In the post The Overhuman Diet, I describe what I eat and why I eat it. I mention that I eat a lot of protein and that a lot of that protein is animal protein. Dabbling in vegetarianism and knowing quite a few vegans, I’ve started reconsidering my opinions on food, trying to see if there is any new piece of information that might induce me to change my eating behavior. (note: this type of thinking, always reconsidering your own behavior, criticizing your patterns and being prepared to change – this is absolutely critical for an Overhuman). This is what I found.

NOTICE: This is going to be a long and somewhat complicated post. At times, it will seem that I’m splitting hairs. What I am doing is trying to get as pure an ethical image as possible. The big problem with ethics in eating is that it’s not as simple as omnivores want it to be and definitely not as simple as vegans want it to be.

Reconsidering ethics

You all remember that story about Cecil the lion and how he was killed by an American hunter?

Well, a couple of days later, Tim Shieff, a well-known vegan freerunner posted this on his Facebook:

Click for full size

Click for full size

Both his text and the comic itself make a good point from an ethical perspective: given that you can take everything you need from vegetables and their derivatives, it is unethical to kill animals – or is it as simple as that?

To be able to respond to this question, we must go way, way back into the domain of values, starting with life in general. So here goes:

Nothing is important of itself, everything is just matter and energy and we (conscious beings, who are, by the way, also only matter and energy) decide that some things are important. One of these things is life. Some conscious beings might decide that life isn’t important, and they wouldn’t be wrong. It would just be their decision, which is completely OK. Right. so far, so good.

If you’re one of the group that decided that life (like, generally) was important, things get sort of complicated for you. If you decided that life wasn’t important, alright, if you kill to eat (or pay to kill to eat), you know that you can also kill yourself? Or at least not care if somebody kills you – because you decided that life in general isn’t important.

So, let’s continue with those that believe that life is important – i.e. almost everybody in the world.

Life is generally important.
I am a life form.
Therefore, my life is important.

This is the train of reasoning that follows from the decision that life is generally important. If you believe this, then it also follows that sustaining your life is important, and the primary method humans utilize for sustaining their lives is food.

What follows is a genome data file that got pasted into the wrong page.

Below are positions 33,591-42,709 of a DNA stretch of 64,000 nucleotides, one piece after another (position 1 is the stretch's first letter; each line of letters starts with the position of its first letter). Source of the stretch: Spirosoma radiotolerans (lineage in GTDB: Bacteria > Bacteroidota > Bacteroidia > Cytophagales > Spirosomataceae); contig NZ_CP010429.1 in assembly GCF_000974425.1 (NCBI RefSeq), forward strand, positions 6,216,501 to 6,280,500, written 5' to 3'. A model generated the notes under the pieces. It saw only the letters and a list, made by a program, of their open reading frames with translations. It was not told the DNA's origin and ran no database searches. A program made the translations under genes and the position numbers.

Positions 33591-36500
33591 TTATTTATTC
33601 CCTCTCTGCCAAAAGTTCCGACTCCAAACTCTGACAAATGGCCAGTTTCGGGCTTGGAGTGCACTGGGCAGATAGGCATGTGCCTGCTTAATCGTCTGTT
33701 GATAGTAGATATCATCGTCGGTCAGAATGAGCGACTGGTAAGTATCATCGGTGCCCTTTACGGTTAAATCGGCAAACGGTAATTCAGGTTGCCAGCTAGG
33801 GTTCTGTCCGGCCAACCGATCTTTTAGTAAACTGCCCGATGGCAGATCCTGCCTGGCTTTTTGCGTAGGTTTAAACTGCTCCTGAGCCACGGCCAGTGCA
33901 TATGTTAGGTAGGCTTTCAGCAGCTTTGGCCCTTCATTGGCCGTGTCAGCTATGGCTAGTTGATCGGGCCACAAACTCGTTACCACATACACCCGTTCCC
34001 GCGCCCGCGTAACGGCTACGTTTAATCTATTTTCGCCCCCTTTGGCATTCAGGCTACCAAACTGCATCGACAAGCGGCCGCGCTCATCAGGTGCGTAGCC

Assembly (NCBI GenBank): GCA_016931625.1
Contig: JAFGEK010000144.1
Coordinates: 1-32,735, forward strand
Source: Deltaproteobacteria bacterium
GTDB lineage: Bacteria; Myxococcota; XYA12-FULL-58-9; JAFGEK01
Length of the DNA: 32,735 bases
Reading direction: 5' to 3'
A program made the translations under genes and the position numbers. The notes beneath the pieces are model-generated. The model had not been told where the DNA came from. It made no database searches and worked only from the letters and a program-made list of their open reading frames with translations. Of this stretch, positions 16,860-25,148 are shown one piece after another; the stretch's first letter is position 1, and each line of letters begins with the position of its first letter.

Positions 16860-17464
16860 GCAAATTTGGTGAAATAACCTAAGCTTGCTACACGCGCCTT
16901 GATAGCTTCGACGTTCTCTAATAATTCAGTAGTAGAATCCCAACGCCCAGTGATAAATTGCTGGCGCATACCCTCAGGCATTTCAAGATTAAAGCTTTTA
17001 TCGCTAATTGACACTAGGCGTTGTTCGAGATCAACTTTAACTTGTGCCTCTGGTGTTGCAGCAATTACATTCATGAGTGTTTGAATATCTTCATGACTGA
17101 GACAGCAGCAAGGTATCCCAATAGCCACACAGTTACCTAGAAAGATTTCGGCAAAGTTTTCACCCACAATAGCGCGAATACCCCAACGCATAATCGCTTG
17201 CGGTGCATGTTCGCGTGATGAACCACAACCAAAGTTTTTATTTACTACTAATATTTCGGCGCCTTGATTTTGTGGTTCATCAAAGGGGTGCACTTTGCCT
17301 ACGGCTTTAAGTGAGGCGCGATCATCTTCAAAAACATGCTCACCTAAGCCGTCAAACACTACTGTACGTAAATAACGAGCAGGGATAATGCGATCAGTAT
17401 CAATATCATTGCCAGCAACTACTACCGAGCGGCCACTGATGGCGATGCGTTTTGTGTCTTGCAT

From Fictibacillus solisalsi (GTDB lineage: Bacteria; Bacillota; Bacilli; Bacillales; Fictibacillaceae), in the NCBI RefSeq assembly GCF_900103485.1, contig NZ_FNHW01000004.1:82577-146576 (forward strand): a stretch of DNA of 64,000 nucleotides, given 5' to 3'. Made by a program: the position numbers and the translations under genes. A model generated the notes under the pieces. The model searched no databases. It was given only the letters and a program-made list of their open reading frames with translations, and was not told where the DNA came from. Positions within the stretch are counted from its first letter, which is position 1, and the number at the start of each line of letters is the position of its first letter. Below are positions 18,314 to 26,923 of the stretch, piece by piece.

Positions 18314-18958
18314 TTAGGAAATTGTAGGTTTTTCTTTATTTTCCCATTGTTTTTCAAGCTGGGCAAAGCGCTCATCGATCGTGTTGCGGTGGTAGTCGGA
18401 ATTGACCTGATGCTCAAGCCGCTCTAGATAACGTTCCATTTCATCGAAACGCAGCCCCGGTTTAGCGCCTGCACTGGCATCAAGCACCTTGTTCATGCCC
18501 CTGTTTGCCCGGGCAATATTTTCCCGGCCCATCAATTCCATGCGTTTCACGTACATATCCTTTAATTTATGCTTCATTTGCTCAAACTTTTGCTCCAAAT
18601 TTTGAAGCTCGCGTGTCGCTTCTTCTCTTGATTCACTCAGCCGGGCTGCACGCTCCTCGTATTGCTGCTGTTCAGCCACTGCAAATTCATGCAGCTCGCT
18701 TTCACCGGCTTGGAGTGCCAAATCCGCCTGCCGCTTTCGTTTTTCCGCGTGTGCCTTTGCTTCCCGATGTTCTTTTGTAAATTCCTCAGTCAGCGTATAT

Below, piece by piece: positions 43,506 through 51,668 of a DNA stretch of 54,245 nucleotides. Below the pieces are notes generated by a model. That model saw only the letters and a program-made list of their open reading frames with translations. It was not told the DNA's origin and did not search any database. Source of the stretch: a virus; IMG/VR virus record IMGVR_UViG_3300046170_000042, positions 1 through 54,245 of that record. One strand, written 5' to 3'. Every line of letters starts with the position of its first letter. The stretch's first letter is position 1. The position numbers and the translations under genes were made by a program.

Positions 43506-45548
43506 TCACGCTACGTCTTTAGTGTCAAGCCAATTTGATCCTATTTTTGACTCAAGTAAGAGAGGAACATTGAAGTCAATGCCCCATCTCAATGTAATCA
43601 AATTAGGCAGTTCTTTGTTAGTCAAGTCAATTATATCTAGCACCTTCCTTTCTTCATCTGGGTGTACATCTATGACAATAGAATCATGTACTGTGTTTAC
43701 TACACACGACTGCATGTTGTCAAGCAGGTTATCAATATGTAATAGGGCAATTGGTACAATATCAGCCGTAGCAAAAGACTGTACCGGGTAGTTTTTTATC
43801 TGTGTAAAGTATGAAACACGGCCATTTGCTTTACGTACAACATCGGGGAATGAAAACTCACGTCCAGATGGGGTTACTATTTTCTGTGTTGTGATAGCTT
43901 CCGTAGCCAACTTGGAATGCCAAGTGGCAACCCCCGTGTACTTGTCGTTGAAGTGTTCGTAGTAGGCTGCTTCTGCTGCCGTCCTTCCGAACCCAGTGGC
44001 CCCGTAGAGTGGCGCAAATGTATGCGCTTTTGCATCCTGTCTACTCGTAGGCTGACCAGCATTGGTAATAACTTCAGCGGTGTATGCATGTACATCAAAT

Food (calories, macro and micro nutrients) comes from two main sources: fruit/leaves/animal byproduct and killed life forms.

Fruit, leaves and animal byproduct

Fruit, leaves and some animal byproducts are the only foods that entail not killing directly, even though you can support killing if you buy certain fruits, so not even fruit is, by definition, kill-free. Take, for example, a tomato, which gets killed after it has given its yield in fruit, or, for an animal byproduct example, hens that get slaughtered after a certain age when they stop laying eggs “efficiently”. In general, eating fruit from fruit-bearing trees is often kill-free, especially if you eat organic fruit which doesn’t entail the use of chemicals which kill life forms. In that respect, pears, oranges, apples, grapes etc, are the only sources of food that are completely kill-free every time. If you are a human, eating exclusively a wide assortment of fruits can give you sufficient calories (immediate survival) but not enough micronutrients and even macronutrients (protein and fat) – meaning that long-term survival is not guaranteed because of illnesses that could arise from lack of nutrients. Some fruits will give you enough fat (for example an avocado) but if you eat only regional fruit, chances are that you are not able to get a very wide assortment of fruits. It follows that you must decide if you will buy fruit from a very faraway place (and still risk not to have all micronutrients covered) or you will add killed life to your diet.

What is helpful that some vegetables are kill-free and will help you with micronutrients. For example, you can harvest kale, cabbage, Swiss chard and other leafy greens by the leaf so as to not kill them. What is definitely impossible is to buy vegetables that have been harvested by the leaf, so here you must grow your own or assure some way of procuring leaf-harvested greens.